All resources in Open Educational Resources Courses and Guides
The main objective of this course is to explore and critique the role of an open pedagogy in education. Participants will develop an understanding of the concept of open and explore its application in, primarily, the context of educational environments as well as use and assess emerging learning technologies and social media. Participants will also learn about a variety of other initiatives and projects employing an open pedagogy, learn how to both identify and create open educational resources and develop a familiarity with the legal and policy considerations (e.g. copyright) surrounding the use and creation of open content. Through reading, writing, and sharing these writings, participants will make important contributions to the ongoing and exciting conversation around the future of teaching and learning.
Material Type: Full Course
This guide is for faculty authors, librarians, project managers and others who are involved in the production of open textbooks in higher education and K-12. Content includes a checklist for getting started, publishing program case studies, textbook organization and elements, writing resources and an overview of useful tools.
Material Type: Textbook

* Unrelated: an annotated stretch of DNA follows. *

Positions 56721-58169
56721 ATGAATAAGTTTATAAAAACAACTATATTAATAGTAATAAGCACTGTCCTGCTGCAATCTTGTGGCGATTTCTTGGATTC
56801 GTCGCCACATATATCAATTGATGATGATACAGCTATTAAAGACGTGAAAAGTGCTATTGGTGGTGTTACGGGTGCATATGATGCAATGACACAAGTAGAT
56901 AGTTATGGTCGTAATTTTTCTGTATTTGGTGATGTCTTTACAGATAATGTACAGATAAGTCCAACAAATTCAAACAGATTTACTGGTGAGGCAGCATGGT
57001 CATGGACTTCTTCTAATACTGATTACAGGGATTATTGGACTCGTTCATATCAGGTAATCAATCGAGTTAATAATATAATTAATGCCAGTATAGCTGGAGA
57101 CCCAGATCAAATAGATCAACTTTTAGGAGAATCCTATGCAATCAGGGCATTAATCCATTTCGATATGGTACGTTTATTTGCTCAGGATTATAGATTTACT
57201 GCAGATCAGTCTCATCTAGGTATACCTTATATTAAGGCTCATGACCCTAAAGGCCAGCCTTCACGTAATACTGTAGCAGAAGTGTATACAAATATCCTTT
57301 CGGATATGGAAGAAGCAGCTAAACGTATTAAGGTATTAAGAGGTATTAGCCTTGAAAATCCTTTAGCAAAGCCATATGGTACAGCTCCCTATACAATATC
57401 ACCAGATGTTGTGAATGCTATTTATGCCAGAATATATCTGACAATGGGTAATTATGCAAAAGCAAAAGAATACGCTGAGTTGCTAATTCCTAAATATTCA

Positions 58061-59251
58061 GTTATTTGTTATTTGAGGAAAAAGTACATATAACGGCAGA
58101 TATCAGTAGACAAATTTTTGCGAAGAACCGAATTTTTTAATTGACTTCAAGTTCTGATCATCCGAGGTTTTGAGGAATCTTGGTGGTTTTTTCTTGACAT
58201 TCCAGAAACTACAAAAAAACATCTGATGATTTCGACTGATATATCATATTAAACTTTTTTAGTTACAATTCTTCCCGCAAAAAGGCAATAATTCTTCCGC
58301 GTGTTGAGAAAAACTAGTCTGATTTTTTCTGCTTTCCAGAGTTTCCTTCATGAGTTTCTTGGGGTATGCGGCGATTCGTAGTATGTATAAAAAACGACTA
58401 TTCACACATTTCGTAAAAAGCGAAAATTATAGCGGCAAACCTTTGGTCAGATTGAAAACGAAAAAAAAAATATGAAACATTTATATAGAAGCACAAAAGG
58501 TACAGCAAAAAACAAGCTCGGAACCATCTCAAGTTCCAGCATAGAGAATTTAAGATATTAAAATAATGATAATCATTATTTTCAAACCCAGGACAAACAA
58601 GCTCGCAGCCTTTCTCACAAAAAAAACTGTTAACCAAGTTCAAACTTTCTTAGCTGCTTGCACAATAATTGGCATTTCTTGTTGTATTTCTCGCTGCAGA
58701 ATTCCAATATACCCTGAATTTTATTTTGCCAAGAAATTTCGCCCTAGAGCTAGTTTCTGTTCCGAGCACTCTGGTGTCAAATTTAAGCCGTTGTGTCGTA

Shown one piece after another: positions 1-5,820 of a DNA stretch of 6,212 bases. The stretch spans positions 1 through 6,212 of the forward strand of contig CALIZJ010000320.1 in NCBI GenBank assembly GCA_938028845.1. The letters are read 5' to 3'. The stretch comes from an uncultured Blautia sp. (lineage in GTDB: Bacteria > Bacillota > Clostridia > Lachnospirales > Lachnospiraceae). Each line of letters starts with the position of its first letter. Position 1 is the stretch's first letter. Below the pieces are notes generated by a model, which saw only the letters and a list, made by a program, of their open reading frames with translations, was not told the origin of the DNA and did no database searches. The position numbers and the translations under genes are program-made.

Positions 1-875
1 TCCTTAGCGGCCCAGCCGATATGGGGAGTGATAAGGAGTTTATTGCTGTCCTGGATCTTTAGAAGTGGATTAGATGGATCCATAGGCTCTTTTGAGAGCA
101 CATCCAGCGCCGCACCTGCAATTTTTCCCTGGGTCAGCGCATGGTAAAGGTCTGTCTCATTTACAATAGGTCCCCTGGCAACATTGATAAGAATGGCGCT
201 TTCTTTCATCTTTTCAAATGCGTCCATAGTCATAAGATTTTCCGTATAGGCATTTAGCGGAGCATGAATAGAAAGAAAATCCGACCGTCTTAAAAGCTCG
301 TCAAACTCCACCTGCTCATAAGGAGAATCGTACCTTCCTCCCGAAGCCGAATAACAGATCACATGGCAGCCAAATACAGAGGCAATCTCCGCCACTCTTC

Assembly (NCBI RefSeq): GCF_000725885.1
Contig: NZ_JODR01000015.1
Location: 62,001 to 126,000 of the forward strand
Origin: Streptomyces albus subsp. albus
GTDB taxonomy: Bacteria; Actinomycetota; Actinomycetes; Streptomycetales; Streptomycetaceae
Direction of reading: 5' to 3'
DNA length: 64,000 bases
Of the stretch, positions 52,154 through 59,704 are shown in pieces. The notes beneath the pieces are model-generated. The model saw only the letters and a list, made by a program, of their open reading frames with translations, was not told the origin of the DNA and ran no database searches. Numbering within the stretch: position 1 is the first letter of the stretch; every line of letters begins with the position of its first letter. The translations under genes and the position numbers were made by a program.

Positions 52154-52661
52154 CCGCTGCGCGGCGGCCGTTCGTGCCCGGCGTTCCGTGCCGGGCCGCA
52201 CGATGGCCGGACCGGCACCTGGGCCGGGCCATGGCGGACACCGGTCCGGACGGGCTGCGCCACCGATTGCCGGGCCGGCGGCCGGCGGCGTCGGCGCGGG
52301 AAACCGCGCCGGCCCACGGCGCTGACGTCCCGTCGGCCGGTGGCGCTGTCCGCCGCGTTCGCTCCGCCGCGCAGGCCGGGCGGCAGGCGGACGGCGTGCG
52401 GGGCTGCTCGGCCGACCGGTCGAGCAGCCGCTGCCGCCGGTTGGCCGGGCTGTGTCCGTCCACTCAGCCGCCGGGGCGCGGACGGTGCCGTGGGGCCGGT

These guidelines are intended to support educators in critically examining the role of onlineassessment in their teaching, and to provide different strategies and tools that can be used for onlineassessment, thereby empowering educators to make informed decisions about how they use ICT forassessment.
Material Type: Reading, Teaching/Learning Strategy
Material Type: Reading
This is a creative writing personal narrative student project. It is a powerful personal story about one student's journey through depression. After writing it I encouraged her to put images to it. She created it a Google slideshow and then uploaded it to WeVideo and recorded a voice over.
Material Type: Activity/Lab, Teaching/Learning Strategy
From Debbie Levy: "Today, Jo Ann will be the first to remind you that she is just one of twelve black students who went through the agonizing experience of desegregating Clinton High School. She'll make sure you know that because of her parents' decision to leave, she spent only one semester there. The heroes, she'll say, are Bobby Cain and Gail Ann Epps - the ones who hung in there long enough to graduate despite the danger and discomfort of showing up, day after day, to a place where they knew they were not wanted. I say they are all heroes."
Material Type: Lesson Plan